BizTalk Snapin

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Keymaster
1 year, 8 months ago.

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  • #67927

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    I'm new to BizTalk and am unsure how to approach something. I am using the BizTalkFactory.Powershell.Extensions SnapIn which I have scripted some things like starting and stopping host instances etc. This script works just fine when I run it as x86. However I also have some code that does a bunch of other things like creating, stopping removing IIS application pools etc which seem to not work as x86. If I add all my code snipits into one continuous script as I need to I have to switch back and forth between x86 and x64.

    Is there a way to load the BizTalk snapin to run under x64 or call the x86 snipits from the x64 script? I currently have something like:

    &C:\Windows\SysWOW64\WindowsPowerShell\v1.0\powershell.exe {
        Write "Switch to 32-bit mode to register Powershell extension"
        LoadBizTalkSnapin
        StopHostInstances
        StopApplications
        UninstallBizTalkApplications
        Write "Exit this instance of 32 bit shell"
    }
    UninstallApplications
    StopApplicationPools
    if($BareBones){
        RemoveApplicationPools
        RemoveFromGAC
        DeleteFolder
        &C:\Windows\SysWOW64\WindowsPowerShell\v1.0\powershell.exe {
            Write "Switch to 32-bit mode to register Powershell extension"
            RemoveAdapterBinding
            RemoveHost
            RemoveHostInstance
            Write "Exit this instance of 32 bit shell"
        }
    }

    Previously when I tested the code below it worked:

    &C:\Windows\SysWOW64\WindowsPowerShell\v1.0\powershell.exe {
        Add-PSSnapin -Name BizTalkFactory.Powershell.Extensions
        New-PSDrive -Name BizTalk -PSProvider BizTalk -Root "BizTalk:\" -Instance $DBInstance -Database BizTalkMgmtDb
    }

    However, once I changed the actual code to refer to functions I have written it no longer worked. Any help in pointing me in the right direction would be extremely appreciated.

  • #67929

    Keymaster
    Points: 1,704
    Helping HandTeam Member
    Rank: Community Hero

    Short answer: no.

    Also, there's no long answer. 64-bit and 32-bit don't play along in the same runspace. However...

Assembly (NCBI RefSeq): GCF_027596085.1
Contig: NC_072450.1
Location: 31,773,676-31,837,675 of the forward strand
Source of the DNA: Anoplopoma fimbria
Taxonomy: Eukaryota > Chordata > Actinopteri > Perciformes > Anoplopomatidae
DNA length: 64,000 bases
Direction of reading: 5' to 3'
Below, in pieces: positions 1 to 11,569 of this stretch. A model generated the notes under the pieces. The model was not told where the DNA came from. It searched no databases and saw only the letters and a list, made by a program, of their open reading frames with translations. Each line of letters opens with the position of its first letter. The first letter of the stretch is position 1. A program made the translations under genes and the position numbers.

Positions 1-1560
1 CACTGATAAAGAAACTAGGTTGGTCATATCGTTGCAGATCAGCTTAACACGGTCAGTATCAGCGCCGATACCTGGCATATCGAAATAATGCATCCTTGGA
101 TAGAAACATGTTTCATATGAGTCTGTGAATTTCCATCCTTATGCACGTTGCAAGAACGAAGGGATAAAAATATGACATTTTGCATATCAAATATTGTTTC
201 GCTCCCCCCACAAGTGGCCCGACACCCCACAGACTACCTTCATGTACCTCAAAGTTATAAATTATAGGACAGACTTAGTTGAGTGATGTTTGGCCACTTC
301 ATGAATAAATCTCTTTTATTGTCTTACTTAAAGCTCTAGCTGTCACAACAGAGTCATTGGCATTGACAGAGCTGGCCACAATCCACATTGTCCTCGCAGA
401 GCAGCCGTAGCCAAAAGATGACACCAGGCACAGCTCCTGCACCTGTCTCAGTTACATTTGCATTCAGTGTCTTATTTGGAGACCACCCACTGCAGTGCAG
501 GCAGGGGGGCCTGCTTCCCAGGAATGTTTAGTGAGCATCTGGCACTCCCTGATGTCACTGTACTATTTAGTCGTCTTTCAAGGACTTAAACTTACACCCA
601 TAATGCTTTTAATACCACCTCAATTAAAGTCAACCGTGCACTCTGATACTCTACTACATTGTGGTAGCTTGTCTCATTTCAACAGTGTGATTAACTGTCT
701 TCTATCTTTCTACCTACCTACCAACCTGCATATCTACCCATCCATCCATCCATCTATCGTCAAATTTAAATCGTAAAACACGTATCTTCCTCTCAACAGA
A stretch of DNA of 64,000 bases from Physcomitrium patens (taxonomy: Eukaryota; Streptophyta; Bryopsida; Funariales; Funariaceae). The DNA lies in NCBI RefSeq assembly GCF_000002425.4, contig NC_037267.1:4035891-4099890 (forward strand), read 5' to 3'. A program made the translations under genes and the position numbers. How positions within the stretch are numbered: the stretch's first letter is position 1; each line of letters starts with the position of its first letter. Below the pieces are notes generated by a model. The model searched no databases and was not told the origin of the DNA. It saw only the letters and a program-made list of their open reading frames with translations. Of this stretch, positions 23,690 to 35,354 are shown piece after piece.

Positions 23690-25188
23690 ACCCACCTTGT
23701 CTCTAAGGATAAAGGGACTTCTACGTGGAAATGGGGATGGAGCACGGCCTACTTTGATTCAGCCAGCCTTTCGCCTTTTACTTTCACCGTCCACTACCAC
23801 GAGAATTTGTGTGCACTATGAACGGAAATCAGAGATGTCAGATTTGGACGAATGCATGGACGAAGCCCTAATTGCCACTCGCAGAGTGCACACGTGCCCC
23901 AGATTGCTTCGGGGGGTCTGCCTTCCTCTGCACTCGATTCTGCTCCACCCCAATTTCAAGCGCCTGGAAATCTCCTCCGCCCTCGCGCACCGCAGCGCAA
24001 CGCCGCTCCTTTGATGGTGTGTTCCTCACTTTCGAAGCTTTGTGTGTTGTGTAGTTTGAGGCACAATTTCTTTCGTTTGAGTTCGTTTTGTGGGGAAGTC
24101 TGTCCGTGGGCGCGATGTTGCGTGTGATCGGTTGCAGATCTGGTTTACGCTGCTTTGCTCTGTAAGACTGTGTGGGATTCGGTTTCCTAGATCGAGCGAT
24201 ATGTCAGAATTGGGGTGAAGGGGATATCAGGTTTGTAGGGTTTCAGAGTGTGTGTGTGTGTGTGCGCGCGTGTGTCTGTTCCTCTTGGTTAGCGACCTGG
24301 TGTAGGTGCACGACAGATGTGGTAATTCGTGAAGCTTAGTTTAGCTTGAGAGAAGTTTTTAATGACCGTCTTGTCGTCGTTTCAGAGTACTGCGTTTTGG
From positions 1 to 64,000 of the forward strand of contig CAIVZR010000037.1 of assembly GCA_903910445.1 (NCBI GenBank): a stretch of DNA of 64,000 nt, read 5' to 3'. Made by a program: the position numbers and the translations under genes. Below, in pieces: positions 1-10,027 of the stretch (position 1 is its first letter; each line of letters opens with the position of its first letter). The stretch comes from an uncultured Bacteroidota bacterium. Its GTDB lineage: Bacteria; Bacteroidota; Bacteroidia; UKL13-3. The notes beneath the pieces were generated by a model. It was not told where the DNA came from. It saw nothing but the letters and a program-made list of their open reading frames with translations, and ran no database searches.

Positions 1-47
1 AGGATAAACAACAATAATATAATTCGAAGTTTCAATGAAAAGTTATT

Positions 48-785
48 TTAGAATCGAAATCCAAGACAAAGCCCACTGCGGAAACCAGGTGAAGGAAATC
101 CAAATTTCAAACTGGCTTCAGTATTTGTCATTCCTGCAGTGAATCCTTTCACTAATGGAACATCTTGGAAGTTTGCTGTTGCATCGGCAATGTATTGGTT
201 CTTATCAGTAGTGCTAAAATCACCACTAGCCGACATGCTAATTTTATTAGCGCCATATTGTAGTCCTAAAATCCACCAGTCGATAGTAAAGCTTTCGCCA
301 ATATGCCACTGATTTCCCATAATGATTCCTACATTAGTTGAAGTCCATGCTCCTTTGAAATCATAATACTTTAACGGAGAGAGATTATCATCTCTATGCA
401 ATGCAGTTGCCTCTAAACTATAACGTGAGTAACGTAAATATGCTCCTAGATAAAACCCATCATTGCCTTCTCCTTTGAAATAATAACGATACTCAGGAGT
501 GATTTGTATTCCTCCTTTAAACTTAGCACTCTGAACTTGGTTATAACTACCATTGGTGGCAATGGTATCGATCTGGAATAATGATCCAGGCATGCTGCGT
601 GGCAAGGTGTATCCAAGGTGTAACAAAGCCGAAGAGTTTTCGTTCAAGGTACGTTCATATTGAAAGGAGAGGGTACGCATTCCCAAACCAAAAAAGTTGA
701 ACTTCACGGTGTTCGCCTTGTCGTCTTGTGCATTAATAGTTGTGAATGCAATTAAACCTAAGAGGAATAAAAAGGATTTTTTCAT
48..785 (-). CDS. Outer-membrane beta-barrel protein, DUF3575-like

However, once I changed the actual code to refer to functions I have written it no longer worked. Any help in pointing me in the right direction would be extremely appreciated.

    I don't think I understand what you're saying. "...refer to functions I have written?"

  • #67930

    Participant
    Points: 0
    Rank: Member

    What I meant about using a function was...
    The following works without using a function:

    &C:\Windows\SysWOW64\WindowsPowerShell\v1.0\powershell.exe {
        Add-PSSnapin -Name BizTalkFactory.Powershell.Extensions
        New-PSDrive -Name BizTalk -PSProvider BizTalk -Root "BizTalk:\" -Instance $DBInstance -Database BizTalkMgmtDb
    }

    However this does not work:

    function BizTalkSnapin{
        Add-PSSnapin -Name BizTalkFactory.Powershell.Extensions
        New-PSDrive -Name BizTalk -PSProvider BizTalk -Root "BizTalk:\" -Instance $DBInstance -Database BizTalkMgmtDb
    }
    
    &C:\Windows\SysWOW64\WindowsPowerShell\v1.0\powershell.exe {
        BizTalkSnapin
    }
  • #67932

    Keymaster
    Points: 1,704
    Helping HandTeam Member
    Rank: Community Hero

    Ok, sure – that's because, in a new PowerShell.exe instance, your functions don't exist and aren't loaded by default. Look what you've done there: You've defined the function, but then launched a brand-new copy of PowerShell. That copy is a whole new process and doesn't know about your function.

    For that to work, your function would need to be in a script module (.psm1) file, properly located in one of the module folders where PowerShell "knows" to look. Assuming you're using PowerShell v2 or later.

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